stunning Annie Gorassini. She is the perfect evil counterpart to
good Etna. A blonde, leggy beauty, Venus is a regular
tease. She'll make love to any man, and really has no
scruples. I've seen various actresses play Venus/Aphrodite, and
Gorassini ranks right up there with being one of the best if not THE
best. She is just so d*** sultry! Her personality just
Jupiter, King of the Gods, is played by Furio
Meniconi. I like this actor's portrayal of Jupiter. He's
such a bada**, but on the side of good. What he says is law, and
he'll never let anyone forget it...ever. In the Italian version,
this character is called Jove (spelled Giove, in Italian). In
this American version he's called Jupiter. He is never called
anything else. Not once is he referred to as Zeus. That, in
itself, is unusual. Zeus is the typical standby name for this
god. Meniconi, as Jupiter, really looks the part and gives to us
the sirly, rugged presentation of the King of Gods that we expect and
want to see.
Gordon Mitchell makes a special appearance in this
film as Pluto, God of the Underworld. Pluto is a villain; an
especially harsh and cantankerous villain at that. Mitchell does
a wonderful job here. To be honest, I find this villain a lot
more interesting than many of the heroes he played in sword-and-sandal
productions. This is some of his best work. Pluto is the
only ally of Mars among the gods. He wants Mars to be husband to
Venus, and to take over as King of Gods. Pluto is the one who
forcibly sends Vulcan to Earth, causing him injury, and leading to him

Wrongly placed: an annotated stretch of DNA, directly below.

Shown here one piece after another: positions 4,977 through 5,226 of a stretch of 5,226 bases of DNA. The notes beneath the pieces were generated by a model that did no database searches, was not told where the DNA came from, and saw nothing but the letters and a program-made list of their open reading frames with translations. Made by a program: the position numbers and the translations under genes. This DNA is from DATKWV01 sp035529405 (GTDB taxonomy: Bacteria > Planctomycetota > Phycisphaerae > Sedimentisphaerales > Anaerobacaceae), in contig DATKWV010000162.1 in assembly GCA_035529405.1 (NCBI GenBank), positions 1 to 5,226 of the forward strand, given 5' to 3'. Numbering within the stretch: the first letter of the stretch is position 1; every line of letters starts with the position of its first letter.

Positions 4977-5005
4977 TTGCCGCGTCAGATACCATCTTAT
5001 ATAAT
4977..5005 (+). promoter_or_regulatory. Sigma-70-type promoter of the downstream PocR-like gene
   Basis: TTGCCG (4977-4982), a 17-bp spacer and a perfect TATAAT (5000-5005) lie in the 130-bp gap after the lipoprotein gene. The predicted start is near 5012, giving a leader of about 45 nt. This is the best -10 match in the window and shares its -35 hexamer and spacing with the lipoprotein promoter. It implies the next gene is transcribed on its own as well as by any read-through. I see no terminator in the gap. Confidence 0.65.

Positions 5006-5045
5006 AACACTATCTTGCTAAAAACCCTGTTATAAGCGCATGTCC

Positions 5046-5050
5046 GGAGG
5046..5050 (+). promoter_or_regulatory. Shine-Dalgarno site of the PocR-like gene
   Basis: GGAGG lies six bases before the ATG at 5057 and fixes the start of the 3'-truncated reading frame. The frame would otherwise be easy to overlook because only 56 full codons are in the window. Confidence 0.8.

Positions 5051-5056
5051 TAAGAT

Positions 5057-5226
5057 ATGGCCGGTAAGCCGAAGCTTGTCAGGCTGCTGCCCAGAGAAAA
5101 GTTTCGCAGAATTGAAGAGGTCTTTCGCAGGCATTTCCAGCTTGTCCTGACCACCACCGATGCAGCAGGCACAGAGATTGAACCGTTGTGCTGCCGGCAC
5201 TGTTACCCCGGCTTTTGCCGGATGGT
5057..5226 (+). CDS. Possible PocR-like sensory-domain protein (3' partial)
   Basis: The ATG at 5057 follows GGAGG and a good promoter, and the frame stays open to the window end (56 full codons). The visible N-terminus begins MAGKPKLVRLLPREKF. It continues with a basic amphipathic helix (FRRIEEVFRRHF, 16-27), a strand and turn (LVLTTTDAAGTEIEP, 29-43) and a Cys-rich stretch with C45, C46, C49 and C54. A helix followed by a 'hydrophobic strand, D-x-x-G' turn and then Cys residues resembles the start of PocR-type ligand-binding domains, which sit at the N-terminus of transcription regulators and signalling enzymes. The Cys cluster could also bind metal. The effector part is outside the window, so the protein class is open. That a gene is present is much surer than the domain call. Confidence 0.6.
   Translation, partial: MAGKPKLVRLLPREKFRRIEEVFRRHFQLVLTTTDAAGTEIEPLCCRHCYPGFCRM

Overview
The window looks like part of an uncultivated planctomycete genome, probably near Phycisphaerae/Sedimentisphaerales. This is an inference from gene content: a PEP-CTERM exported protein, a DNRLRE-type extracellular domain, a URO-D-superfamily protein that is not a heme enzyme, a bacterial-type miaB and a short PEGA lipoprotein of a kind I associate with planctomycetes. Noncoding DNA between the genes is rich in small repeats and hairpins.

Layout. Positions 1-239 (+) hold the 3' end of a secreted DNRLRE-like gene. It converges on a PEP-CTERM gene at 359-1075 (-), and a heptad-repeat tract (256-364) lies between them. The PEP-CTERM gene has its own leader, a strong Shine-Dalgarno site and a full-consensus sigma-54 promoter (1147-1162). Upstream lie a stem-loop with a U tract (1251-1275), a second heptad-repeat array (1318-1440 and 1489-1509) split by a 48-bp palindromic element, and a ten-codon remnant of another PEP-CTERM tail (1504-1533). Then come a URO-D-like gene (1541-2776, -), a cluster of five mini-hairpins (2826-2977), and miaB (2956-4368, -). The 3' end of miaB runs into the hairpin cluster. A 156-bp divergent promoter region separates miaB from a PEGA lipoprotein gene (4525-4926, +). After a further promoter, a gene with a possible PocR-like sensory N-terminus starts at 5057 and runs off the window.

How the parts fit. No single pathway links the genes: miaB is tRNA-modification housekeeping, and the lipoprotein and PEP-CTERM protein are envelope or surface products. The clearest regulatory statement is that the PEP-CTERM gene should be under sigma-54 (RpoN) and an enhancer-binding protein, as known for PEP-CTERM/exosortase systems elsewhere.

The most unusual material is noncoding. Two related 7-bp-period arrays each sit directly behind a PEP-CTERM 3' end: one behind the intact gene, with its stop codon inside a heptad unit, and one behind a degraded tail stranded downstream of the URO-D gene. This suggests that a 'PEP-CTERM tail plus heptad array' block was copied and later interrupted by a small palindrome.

being found by beautiful Etna. Pluto's constant, irritating words
infuriate Jupiter throughout the film. When Jupiter finds out
that Pluto is working with Mars on plotting against him, he banishes
the God of the Underworld to his dark realm of death forever, never to
be brought to Mount Olympus again.
Mercury, God of Speed, and a master thief, acts as
messenger to the gods. His very clever portrayal comes from actor
Isarco Ravaioli. He's a good god, and serves Jupiter above anyone
else. It's funny, because he comes off like Jupiter's
assistant. Mercury could SO be an executive brown-noser.
The other god of note is Neptune, God of Water. He is played by
Omero Gargano. This is the only god in the film that comes off
slightly different than we might expect, but it's still a really good
character for the film. Neptune is a nervous god, with shaggy
appearance. He is not at all the tall, muscular fellow with crown
and triton. Some sources show Neptune as being a half-fish
creature, starting at the waist. Rather, Neptune looks like a bum
you'd see living in an alley somewhere. But he's a good god, and
helpful to Vulcan, Etna and Jupiter. When Vulcan and Etna are
imprisoned with others, Neptune sends his soldiers called The Tritons
to free them.
As the story goes, Venus is upsetting the gods with
her wild, sexual escapades. Jupiter is contemplating a forced
marriage between Venus and one of the gods in order to tame her.
The two top choices are forceful Mars and strong Vulcan. Mars,
determined to have Venus, picks a fight with Vulcan. Jupiter
breaks up the fight and gives punishment, for no one on Mount Olympus
is to fight without his express consent. Mars is stripped of all
his powers for a period of two months, putting him on the same level as
any mortal. Vulcan retains his super-strength, but can't make
weapons for the same amount of time (oooo...big deal). Mars, with